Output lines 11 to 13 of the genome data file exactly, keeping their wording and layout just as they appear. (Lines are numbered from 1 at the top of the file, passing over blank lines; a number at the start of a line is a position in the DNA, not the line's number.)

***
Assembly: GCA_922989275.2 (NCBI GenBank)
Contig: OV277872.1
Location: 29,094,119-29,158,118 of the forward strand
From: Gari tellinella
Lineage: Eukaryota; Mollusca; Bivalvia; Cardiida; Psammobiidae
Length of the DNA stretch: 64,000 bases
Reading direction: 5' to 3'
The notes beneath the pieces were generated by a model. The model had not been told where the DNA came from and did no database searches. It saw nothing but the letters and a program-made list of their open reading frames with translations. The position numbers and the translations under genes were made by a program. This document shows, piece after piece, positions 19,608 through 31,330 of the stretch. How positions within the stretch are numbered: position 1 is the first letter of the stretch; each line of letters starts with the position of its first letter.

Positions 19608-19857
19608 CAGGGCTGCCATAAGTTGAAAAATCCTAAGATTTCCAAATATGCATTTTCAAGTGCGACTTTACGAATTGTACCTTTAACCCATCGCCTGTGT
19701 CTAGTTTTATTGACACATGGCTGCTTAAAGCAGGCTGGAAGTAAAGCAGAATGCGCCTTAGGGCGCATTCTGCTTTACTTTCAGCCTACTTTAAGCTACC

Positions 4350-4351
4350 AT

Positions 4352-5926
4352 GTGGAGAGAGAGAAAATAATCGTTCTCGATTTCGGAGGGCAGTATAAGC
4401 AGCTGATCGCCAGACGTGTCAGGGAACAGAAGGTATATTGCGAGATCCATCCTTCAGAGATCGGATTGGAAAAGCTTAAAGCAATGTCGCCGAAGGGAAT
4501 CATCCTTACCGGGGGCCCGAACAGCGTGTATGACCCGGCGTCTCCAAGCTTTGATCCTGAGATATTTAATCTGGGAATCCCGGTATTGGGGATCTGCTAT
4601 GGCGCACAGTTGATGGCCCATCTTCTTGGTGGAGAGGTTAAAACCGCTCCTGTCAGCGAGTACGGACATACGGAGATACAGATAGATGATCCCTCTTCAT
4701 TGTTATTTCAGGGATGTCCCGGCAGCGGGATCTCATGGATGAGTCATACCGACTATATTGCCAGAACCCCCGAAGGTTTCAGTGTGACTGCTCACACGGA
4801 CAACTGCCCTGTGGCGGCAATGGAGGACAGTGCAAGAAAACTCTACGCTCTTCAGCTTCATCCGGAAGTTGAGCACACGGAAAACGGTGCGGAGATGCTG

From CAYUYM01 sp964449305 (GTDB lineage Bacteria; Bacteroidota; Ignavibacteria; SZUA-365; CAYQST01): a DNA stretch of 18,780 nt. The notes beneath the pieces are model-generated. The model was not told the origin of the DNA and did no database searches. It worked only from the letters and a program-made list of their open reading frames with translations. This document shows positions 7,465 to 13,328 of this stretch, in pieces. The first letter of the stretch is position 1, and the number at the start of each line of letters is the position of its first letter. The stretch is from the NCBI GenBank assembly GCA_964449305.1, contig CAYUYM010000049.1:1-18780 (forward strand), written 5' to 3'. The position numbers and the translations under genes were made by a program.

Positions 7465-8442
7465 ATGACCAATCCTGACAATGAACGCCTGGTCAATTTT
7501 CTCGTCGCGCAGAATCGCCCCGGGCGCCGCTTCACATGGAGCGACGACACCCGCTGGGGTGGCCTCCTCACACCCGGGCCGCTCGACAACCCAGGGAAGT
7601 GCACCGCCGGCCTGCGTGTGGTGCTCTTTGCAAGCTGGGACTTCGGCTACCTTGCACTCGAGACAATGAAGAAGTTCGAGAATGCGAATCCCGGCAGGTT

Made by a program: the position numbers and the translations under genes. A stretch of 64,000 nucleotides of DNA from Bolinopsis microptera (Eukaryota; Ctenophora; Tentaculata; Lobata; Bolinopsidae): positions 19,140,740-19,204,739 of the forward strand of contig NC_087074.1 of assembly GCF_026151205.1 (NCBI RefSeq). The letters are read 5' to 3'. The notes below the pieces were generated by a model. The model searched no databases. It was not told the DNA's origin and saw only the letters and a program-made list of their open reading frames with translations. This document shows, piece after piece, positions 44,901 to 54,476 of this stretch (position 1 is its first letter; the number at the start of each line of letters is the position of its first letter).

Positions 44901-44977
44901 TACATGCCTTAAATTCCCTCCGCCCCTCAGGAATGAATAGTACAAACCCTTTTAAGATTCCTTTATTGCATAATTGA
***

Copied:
19701 CTAGTTTTATTGACACATGGCTGCTTAAAGCAGGCTGGAAGTAAAGCAGAATGCGCCTTAGGGCGCATTCTGCTTTACTTTCAGCCTACTTTAAGCTACC

Positions 4350-4351
4350 AT